Metro StationsEdit profile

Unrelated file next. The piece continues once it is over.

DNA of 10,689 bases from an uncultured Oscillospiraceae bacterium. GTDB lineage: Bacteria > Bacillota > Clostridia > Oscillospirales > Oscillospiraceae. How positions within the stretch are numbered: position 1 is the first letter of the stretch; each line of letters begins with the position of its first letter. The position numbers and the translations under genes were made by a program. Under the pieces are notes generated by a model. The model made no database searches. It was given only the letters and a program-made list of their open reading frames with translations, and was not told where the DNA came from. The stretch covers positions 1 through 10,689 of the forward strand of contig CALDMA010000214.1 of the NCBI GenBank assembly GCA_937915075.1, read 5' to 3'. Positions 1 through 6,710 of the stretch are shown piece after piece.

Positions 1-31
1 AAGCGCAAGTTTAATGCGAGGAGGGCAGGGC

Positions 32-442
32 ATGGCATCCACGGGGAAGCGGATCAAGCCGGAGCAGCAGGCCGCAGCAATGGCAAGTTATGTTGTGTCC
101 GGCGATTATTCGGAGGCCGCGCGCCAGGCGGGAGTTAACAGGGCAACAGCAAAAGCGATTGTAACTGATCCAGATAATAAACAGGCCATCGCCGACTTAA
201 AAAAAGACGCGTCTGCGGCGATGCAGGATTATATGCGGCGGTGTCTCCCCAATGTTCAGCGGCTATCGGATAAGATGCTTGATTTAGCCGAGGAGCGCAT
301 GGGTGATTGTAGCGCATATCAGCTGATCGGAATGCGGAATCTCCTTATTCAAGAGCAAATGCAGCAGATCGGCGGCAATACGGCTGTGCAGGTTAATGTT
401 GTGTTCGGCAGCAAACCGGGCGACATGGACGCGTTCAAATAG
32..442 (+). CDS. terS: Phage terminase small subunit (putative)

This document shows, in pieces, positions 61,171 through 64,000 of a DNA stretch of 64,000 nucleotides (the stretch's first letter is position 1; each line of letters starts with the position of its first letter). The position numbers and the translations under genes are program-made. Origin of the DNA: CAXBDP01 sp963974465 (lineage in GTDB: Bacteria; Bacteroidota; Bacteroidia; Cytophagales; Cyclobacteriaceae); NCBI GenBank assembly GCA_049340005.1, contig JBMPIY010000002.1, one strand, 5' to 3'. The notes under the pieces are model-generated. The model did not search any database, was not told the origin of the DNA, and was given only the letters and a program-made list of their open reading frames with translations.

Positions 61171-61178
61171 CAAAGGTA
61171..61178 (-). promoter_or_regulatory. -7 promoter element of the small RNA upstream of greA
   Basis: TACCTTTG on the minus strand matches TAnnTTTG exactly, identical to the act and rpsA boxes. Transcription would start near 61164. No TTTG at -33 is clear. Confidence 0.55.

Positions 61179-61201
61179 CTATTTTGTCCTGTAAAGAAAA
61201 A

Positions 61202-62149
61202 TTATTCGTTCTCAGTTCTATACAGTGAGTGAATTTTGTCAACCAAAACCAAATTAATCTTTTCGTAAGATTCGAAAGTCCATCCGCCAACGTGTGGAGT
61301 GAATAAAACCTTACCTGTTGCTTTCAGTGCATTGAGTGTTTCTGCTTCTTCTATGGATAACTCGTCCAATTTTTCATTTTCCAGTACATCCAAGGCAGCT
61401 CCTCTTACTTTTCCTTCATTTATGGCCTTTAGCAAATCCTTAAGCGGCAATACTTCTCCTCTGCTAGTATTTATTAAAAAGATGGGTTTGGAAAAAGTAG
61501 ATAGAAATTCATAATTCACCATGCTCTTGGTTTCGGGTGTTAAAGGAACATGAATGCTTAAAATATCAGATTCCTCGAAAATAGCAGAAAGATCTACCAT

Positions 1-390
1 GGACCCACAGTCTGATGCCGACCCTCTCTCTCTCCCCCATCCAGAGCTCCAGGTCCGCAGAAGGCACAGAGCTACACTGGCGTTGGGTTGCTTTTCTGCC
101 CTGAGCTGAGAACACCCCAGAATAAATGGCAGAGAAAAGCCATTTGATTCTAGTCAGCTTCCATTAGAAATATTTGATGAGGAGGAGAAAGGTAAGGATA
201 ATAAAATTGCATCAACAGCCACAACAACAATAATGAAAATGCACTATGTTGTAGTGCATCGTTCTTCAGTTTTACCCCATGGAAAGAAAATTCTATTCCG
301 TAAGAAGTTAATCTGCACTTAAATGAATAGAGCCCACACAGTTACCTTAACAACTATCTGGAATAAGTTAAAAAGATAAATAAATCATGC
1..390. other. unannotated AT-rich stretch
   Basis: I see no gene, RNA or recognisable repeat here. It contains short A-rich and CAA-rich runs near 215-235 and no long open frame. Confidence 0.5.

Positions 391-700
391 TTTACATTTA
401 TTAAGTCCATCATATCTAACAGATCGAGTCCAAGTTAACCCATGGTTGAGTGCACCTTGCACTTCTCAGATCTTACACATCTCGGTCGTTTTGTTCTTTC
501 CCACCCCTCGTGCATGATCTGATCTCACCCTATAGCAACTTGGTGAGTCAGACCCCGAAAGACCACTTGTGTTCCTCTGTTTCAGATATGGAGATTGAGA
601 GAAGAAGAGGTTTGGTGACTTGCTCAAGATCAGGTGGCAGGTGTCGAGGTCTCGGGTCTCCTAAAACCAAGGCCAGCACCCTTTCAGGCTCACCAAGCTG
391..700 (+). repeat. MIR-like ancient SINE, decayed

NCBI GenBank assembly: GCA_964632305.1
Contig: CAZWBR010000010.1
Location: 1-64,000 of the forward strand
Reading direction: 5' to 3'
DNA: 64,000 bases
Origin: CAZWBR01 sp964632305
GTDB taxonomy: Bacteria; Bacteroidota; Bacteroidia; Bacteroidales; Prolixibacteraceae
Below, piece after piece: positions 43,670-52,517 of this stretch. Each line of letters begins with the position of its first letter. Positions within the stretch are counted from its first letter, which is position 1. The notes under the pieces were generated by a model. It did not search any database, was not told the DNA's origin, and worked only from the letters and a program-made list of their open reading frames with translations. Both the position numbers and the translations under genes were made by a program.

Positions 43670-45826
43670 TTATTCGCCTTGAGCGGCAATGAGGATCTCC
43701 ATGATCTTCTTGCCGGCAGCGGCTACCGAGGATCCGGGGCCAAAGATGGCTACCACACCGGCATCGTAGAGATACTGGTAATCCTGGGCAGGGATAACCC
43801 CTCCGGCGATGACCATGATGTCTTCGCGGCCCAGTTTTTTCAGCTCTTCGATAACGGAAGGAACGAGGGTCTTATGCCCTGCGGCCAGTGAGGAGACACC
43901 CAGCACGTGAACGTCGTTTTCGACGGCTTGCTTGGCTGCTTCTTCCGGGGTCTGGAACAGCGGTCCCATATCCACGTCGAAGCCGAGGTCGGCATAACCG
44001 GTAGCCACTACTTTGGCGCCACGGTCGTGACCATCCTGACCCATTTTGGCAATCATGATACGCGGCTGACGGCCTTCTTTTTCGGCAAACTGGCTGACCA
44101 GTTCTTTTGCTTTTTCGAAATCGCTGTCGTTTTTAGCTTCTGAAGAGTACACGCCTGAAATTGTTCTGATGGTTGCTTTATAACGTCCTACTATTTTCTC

In the Metropolis of the Future, the strengthening of public transport and broadening of its possibilities encourages an exchange among people, ideas, and visions. Research shows that the existence of permanent lines of public transport, namely those of a metro, play an essential role in spurring on harmonious economic development throughout a city’s diverse neighborhoods, a process that spreads outwards towards newer suburbs. Our project for the Saint Germain metro station in Rennes attempts to render concrete and visible this new conception of the metro’s urban significance by concentrating on intelligibility and on the quality of the station’s space. We wanted, from the first, to return to the fundamentals of what a metro station should be, identifying for ourselves the necessary qualities of a station dedicated to this means of transport: intelligibility, functionality, durability, accessibility, security. The complexity of a work, whether architectural or technical, creates within the user a certain difficulty in comprehending, grasping, or analyzing his or her encounter with it. Architecture has changed little over time and it remains essential for the architect to introduce into complex projects ideas that are universal, simple, and clear. Our project for the station is defined by the following three clear ideas: - the articulation of the central space’s full height, delimited by a mesh ceiling of fibrous concrete, a principal component in visually linking the station’s platforms with the ticket desk. - the placement of public circulation pathways, stairways/escalators designed as beamed structures with a height of around 2.5m, that at a stroke traverse the central atrium. - the implementation of a peripheral structure, with a thickness of around 2.5m between the atrium and the civil engineering’s deep box, reinforcing the latter with a view to limiting or even eliminating completely the need for braces, as well as serving as a space for technical galleries. Spatial intelligibility will be obtained by the presence of natural light in the station. The chosen apparatus for allowing natural light to pass through without encumbering the space’s volumes will be in the form of glass blocks sealed in prefabricated concrete. Their positioning will be decided upon in agreement with the future development of the space. The pivot of this conceptual organization around a large central space, a truly vertical space, offers users a comprehensive vision for orienting themselves within the station and visualizing their paths to the platforms. Reinforced by an architecture with a triangular structural motif, along the inner wall standard escalators are placed, 30° in view and complete with multiple functions. In our project, the treatment of the circulation pathways takes on a prominent position: no blind alleys or “dead ends”, no endless and poorly lit corridors. The pathways will be brightly lit, opening out upon a variety of interior views, allowing a clear path from one level to the next, without impeding on the requirements of workflow management and security. The two flows of passengers, those coming up to the surface and those descending into the station, are clearly separated by two superimposed mezzanines, the only meeting points of the two being at the ticket desk and at the platforms. Notably, only the escalators are to be found in the atrium, while the less employed staircases are placed behind the mesh: thereby highlighting an essential aspect of the clarity of the operation. Around the atrium a thick band is set in place, reinforcing the inner wall, while housing the networks of wiring, ducts, etc. This band is separated from the atrium by an interior facade of fibrous concrete, into which windows will be set that look down from various points of view on the heart of the station.